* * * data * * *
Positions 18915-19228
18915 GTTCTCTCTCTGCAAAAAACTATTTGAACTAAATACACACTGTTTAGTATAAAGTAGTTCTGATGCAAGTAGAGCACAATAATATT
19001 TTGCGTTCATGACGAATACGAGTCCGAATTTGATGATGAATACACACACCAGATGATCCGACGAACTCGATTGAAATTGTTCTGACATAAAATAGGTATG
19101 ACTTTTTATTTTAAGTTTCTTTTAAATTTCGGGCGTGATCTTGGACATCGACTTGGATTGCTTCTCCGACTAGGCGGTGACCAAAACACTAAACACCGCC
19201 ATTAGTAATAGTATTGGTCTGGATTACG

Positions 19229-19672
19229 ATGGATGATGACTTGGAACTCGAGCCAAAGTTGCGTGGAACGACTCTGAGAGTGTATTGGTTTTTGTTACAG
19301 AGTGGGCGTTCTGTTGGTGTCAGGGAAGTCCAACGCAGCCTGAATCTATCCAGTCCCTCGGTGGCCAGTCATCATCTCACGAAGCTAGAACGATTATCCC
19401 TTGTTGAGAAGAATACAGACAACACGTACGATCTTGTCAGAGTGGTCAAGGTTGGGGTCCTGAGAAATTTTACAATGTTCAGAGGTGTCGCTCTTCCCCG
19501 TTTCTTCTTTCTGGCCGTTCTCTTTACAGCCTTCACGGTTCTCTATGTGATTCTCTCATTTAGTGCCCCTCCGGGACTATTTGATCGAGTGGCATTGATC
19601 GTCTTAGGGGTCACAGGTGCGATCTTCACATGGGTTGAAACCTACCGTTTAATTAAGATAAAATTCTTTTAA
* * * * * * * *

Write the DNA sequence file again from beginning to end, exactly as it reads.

Positions 18915-19228
18915 GTTCTCTCTCTGCAAAAAACTATTTGAACTAAATACACACTGTTTAGTATAAAGTAGTTCTGATGCAAGTAGAGCACAATAATATT
19001 TTGCGTTCATGACGAATACGAGTCCGAATTTGATGATGAATACACACACCAGATGATCCGACGAACTCGATTGAAATTGTTCTGACATAAAATAGGTATG
19101 ACTTTTTATTTTAAGTTTCTTTTAAATTTCGGGCGTGATCTTGGACATCGACTTGGATTGCTTCTCCGACTAGGCGGTGACCAAAACACTAAACACCGCC
19201 ATTAGTAATAGTATTGGTCTGGATTACG

Positions 19229-19672
19229 ATGGATGATGACTTGGAACTCGAGCCAAAGTTGCGTGGAACGACTCTGAGAGTGTATTGGTTTTTGTTACAG
19301 AGTGGGCGTTCTGTTGGTGTCAGGGAAGTCCAACGCAGCCTGAATCTATCCAGTCCCTCGGTGGCCAGTCATCATCTCACGAAGCTAGAACGATTATCCC
19401 TTGTTGAGAAGAATACAGACAACACGTACGATCTTGTCAGAGTGGTCAAGGTTGGGGTCCTGAGAAATTTTACAATGTTCAGAGGTGTCGCTCTTCCCCG
19501 TTTCTTCTTTCTGGCCGTTCTCTTTACAGCCTTCACGGTTCTCTATGTGATTCTCTCATTTAGTGCCCCTCCGGGACTATTTGATCGAGTGGCATTGATC
19601 GTCTTAGGGGTCACAGGTGCGATCTTCACATGGGTTGAAACCTACCGTTTAATTAAGATAAAATTCTTTTAA